The early twentieth century saw the start of the migration of people of Quechua and mestizo origin to Azurduy, Zudañez, and Tomina provinces, attracted by the wealth offered by these regions. Data on the foundation of Canton Huacareta are imprecise, but there is reference to the first settlements between 1925 and 1945. As late as 1945, the population of San Pablo de Huacareta was primarily of Guarani origin, and the ownership of the territory was family based. However veterans of the Chaco War settled in the area and engaged in agricultural activities. These families of mixed or mestizo descent exercised patronage over the Guarani [20]. The Agrarian Reform of 1952 did not promote major changes in the structure of land tenure [1].Nowadays, the 2900 residents of Huacareta are mostly of mixed mestizo (Spanish, Quechua, and Guarani) descent, having come originally from the valleys of Chuquisaca and Bolivian Chaco (Santa Cruz, Chuquisaca, Tarija). These people are mostly Catholic and engage in agriculture and livestock production on the plains. Generally, farms in the area are dominated by maize (Zea mays) and to a lesser extent peppers (Capsicum sp.) and peanut (Arachis hypogaea), although in recent years there has been a tendency towards diversification, with the cultivation of beans (Phaseolus vulgaris) and even potato (Solanum tuberosum) [1, 21]. These products are brought to major urban centers such as Santa Cruz, Sucre and Tarija. There is a tendency for the local population to migrate to the cities in search of new employment opportunities and economic prosperity [1].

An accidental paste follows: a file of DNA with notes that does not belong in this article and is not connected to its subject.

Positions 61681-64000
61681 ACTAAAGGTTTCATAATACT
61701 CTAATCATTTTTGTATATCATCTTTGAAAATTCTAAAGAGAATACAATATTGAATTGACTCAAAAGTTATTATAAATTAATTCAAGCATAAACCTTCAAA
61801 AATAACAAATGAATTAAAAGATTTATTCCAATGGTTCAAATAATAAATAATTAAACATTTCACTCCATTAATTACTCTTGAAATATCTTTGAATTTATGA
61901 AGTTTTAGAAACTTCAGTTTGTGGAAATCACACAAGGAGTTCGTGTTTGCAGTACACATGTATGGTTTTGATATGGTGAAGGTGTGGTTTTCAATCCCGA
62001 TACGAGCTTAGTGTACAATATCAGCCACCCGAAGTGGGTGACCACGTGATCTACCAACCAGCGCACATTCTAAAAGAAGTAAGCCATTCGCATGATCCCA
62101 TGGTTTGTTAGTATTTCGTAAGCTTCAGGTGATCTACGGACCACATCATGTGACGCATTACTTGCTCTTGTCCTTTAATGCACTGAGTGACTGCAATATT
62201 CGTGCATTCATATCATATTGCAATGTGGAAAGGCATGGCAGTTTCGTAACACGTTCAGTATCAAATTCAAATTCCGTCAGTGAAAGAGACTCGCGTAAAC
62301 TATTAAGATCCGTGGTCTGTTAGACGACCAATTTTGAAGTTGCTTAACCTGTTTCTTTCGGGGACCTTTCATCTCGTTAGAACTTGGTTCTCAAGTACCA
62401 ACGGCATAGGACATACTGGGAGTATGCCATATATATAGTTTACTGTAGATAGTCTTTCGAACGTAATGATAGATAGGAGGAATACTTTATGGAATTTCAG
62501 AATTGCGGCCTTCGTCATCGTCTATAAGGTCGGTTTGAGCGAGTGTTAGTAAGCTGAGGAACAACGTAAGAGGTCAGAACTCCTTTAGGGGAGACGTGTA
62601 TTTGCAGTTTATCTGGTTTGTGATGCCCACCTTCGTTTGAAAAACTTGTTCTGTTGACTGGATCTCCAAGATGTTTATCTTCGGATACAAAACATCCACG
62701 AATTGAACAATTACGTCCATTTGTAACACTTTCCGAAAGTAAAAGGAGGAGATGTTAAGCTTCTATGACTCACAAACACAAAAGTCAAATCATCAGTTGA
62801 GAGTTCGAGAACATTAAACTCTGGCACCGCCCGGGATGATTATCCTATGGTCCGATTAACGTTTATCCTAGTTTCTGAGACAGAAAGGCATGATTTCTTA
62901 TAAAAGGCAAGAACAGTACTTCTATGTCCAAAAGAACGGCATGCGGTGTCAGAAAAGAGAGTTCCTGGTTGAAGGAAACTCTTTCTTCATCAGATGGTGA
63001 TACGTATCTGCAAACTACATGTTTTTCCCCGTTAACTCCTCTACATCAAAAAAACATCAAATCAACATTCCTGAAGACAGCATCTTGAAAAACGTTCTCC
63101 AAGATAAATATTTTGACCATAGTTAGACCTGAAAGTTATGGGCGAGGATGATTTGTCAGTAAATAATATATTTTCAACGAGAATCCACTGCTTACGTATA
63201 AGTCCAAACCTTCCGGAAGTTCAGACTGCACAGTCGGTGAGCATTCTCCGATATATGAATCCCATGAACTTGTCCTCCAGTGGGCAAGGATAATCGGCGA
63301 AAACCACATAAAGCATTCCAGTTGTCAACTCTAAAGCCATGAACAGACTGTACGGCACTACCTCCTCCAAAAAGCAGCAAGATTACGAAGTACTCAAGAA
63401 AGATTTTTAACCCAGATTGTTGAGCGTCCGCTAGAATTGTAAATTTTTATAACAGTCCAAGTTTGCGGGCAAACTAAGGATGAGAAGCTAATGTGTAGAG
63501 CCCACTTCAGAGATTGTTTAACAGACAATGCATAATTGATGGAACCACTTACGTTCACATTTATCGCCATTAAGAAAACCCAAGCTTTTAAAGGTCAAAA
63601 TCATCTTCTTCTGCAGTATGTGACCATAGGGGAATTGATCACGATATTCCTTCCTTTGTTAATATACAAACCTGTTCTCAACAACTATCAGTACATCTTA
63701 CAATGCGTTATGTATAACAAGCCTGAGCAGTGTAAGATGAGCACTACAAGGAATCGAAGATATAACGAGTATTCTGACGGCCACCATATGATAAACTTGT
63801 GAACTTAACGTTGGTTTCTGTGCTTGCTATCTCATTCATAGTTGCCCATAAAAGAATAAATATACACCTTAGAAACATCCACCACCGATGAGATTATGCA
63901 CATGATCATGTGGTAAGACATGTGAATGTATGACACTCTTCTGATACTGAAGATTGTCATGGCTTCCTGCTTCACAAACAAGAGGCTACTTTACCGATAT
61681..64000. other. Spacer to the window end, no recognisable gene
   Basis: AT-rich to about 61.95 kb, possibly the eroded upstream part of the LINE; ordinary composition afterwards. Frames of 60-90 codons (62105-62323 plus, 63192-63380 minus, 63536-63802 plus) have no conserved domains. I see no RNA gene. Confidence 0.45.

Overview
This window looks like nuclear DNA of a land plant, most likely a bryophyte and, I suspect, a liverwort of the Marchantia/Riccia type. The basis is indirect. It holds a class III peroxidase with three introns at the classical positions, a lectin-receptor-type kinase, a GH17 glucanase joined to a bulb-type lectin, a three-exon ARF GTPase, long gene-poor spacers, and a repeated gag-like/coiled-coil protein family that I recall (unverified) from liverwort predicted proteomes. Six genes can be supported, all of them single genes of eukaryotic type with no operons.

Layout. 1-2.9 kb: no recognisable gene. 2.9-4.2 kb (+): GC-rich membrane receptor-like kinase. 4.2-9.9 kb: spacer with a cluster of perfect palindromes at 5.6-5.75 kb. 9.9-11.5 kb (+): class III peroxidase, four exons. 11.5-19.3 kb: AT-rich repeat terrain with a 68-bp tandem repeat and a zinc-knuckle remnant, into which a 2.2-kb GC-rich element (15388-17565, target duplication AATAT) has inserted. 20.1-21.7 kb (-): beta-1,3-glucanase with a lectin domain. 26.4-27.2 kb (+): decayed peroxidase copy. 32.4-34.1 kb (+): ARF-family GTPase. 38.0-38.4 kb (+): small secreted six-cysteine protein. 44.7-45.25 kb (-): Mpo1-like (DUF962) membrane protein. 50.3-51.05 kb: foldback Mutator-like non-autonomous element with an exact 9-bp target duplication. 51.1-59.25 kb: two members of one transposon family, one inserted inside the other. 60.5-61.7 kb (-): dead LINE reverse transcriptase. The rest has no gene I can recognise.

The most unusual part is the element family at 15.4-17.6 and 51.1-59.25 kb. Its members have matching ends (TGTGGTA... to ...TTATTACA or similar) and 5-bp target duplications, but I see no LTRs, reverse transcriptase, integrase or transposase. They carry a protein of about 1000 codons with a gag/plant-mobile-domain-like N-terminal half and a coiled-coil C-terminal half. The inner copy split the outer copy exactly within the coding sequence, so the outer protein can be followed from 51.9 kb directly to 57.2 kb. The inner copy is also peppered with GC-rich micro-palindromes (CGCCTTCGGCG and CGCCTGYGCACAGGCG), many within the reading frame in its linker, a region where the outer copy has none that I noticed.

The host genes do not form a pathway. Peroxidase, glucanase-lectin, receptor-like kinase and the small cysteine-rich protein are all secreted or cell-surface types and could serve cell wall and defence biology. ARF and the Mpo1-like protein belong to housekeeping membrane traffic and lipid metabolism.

Health care

St. Paul's Hospital in Huacareta serves a small patient population and not everyone in the region use the hospital. Factors that hinder access to health services include the large distance between the center and the isolated communities, difficult access due to the flooding of the rivers in the rainy season and roads that are passable only at certain times of the year. The infrastructure and hospital equipment have deteriorated over the years and are no longer sufficient. However, patients covered by the SUMI (Seguro Universal Materno Infantil) have access to ambulance service, which allows transfers to more central health care facilities (e.g. the Hospital of Monteagudo). San Pablo runs a program of child immunization and supplements minerals and vitamins, as well as offering midwifery and birth control services. According to recent data, 36.4% of the population care for their health through traditional medicine, while the remaining population use the hospital [1].